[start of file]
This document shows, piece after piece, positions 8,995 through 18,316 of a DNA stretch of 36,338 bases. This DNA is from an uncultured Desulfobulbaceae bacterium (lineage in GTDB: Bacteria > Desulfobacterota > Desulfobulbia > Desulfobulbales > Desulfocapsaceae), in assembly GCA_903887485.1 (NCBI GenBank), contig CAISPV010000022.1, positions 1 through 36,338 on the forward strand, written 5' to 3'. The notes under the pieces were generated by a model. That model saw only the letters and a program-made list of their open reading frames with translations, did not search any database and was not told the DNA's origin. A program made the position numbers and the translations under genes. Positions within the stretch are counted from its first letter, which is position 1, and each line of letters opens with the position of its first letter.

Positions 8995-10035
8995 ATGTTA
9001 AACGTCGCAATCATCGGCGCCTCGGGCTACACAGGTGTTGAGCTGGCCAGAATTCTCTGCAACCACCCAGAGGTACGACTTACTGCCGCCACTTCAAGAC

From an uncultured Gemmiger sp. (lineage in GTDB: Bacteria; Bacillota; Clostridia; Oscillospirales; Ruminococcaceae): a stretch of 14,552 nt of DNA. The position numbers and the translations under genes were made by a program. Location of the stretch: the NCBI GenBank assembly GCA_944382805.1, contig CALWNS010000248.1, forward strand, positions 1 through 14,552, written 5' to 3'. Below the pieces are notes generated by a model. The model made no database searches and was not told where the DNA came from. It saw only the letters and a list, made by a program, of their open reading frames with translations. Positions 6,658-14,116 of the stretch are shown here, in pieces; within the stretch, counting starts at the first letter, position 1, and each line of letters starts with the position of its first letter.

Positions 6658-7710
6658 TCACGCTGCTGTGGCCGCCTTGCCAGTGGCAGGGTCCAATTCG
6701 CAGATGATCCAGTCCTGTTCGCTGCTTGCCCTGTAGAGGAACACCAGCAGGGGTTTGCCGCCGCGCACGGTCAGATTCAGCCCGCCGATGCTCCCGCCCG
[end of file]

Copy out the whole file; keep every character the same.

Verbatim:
This document shows, piece after piece, positions 8,995 through 18,316 of a DNA stretch of 36,338 bases. This DNA is from an uncultured Desulfobulbaceae bacterium (lineage in GTDB: Bacteria > Desulfobacterota > Desulfobulbia > Desulfobulbales > Desulfocapsaceae), in assembly GCA_903887485.1 (NCBI GenBank), contig CAISPV010000022.1, positions 1 through 36,338 on the forward strand, written 5' to 3'. The notes under the pieces were generated by a model. That model saw only the letters and a program-made list of their open reading frames with translations, did not search any database and was not told the DNA's origin. A program made the position numbers and the translations under genes. Positions within the stretch are counted from its first letter, which is position 1, and each line of letters opens with the position of its first letter.

Positions 8995-10035
8995 ATGTTA
9001 AACGTCGCAATCATCGGCGCCTCGGGCTACACAGGTGTTGAGCTGGCCAGAATTCTCTGCAACCACCCAGAGGTACGACTTACTGCCGCCACTTCAAGAC

From an uncultured Gemmiger sp. (lineage in GTDB: Bacteria; Bacillota; Clostridia; Oscillospirales; Ruminococcaceae): a stretch of 14,552 nt of DNA. The position numbers and the translations under genes were made by a program. Location of the stretch: the NCBI GenBank assembly GCA_944382805.1, contig CALWNS010000248.1, forward strand, positions 1 through 14,552, written 5' to 3'. Below the pieces are notes generated by a model. The model made no database searches and was not told where the DNA came from. It saw only the letters and a list, made by a program, of their open reading frames with translations. Positions 6,658-14,116 of the stretch are shown here, in pieces; within the stretch, counting starts at the first letter, position 1, and each line of letters starts with the position of its first letter.

Positions 6658-7710
6658 TCACGCTGCTGTGGCCGCCTTGCCAGTGGCAGGGTCCAATTCG
6701 CAGATGATCCAGTCCTGTTCGCTGCTTGCCCTGTAGAGGAACACCAGCAGGGGTTTGCCGCCGCGCACGGTCAGATTCAGCCCGCCGATGCTCCCGCCCG